The court was set up in 2002 to try those who bore the greatest responsibility for the war in which some 50,000 people were killed. The guilty verdict and sentence set a precedent by which world leaders may in future be accountable, starting most would hope with Syria’s Bashar al-Assad.

Commentators such as the Royal United Services Institute’s Shashank Joshi have outlined why no one’s interested in overthrowing the regime, while the Wall Street Journal reports the dire results of diplomatic failure in the face of more atrocities.

Meanwhile, on the just as nettlesome topic of Iran, Bret Stephens explains why diplomatic dealings with the likes of Yasser Arafat, Hafez al-Assad (Bashar’s father) or Ali Khamenei are futile:

This time, Iran did more than just reject demands to shut down its underground enrichment facility at Fordo and ship its near-bomb-grade uranium abroad. It also announced it would do precisely the opposite: install more centrifuges at Fordo, increase the rate of enrichment, and forbid any UN inspections of suspected military sites.

The West's response? It has agreed to another round of talks next month in Moscow, thereby giving the Iranians the one thing they wanted from the negotiations, which is time.

The English conquest
The news that a leading university in Milan has switched to English  for most of its degree courses – to enable Italians to thrive in global business – has prompted triumphalist comments from the Anglo world.

In fact, more than 4500 university courses are now being taught in English in continental Europe, as well as expanding in Asia, with countries such as South Korea using more English.

But nowhere is this trend more focused than another BBC story about London’s French population.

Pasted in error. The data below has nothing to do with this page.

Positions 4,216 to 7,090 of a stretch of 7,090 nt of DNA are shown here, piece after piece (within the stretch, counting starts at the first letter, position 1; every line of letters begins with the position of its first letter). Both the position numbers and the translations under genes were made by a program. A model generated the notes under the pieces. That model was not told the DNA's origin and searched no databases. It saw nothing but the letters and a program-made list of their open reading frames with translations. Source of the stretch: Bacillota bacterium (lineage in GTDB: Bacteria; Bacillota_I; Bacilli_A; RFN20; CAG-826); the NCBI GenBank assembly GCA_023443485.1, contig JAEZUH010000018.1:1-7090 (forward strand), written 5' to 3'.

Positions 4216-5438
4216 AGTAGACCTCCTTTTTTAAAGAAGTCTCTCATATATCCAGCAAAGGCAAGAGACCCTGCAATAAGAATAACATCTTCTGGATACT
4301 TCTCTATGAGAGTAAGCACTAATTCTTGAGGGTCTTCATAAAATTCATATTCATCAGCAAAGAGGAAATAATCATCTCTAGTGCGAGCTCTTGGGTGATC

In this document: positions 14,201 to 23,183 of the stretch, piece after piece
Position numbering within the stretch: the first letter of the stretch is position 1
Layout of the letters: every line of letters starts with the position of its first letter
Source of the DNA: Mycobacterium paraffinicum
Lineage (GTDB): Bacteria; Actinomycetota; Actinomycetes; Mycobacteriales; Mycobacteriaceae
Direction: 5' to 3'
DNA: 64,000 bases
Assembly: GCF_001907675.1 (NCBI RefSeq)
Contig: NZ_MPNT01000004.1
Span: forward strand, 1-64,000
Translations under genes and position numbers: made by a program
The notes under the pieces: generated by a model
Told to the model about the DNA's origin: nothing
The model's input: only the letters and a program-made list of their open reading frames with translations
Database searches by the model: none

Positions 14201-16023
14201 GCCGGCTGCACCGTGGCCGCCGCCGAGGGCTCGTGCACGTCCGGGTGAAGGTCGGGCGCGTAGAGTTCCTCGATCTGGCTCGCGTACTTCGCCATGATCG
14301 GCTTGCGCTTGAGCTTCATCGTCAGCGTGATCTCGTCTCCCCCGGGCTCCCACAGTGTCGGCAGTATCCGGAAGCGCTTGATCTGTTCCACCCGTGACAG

With estimates of between 300,000 and 400,000, London is now France's sixth biggest city in terms of population – larger than Bordeaux, Nantes or Strasbourg.

The reasons are instructive when you consider the various solutions offered to the eurozone crisis and why some countries continue to reject obvious market-based solutions.

Two young Frenchwomen gave their reasons to the BBC.

Graphic artist Malika Favre said speaking English gave her access to a wider client base and that London was a gateway to globalisation. She also relished freedom from French bureaucracy.

"With a new venture in Paris you always think first of what is going to go wrong. I find the system much easier here - you don't have so many rules and so much paperwork.”

Another, Marine Schepens, who works for a fashionable advertising agency, said UK companies were more prepared to give young people a chance because it was easier to terminate their contracts than in France.

Interestingly, all thought life was easier and more pleasant at home, while London was often grey and rainy with rents twice those in Paris.

Malika says: "In Brick Lane, we had bedbugs and rats, and for the same money I paid for one room, friends back home had their own flats."

But this doesn’t deter these French people, who even have their own representative in the National Assembly.

More’s the pity the politicians refuse to heed the lessons of people voting with their feet rather listening to their emotions.

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Amnesty exposes the real life of dictators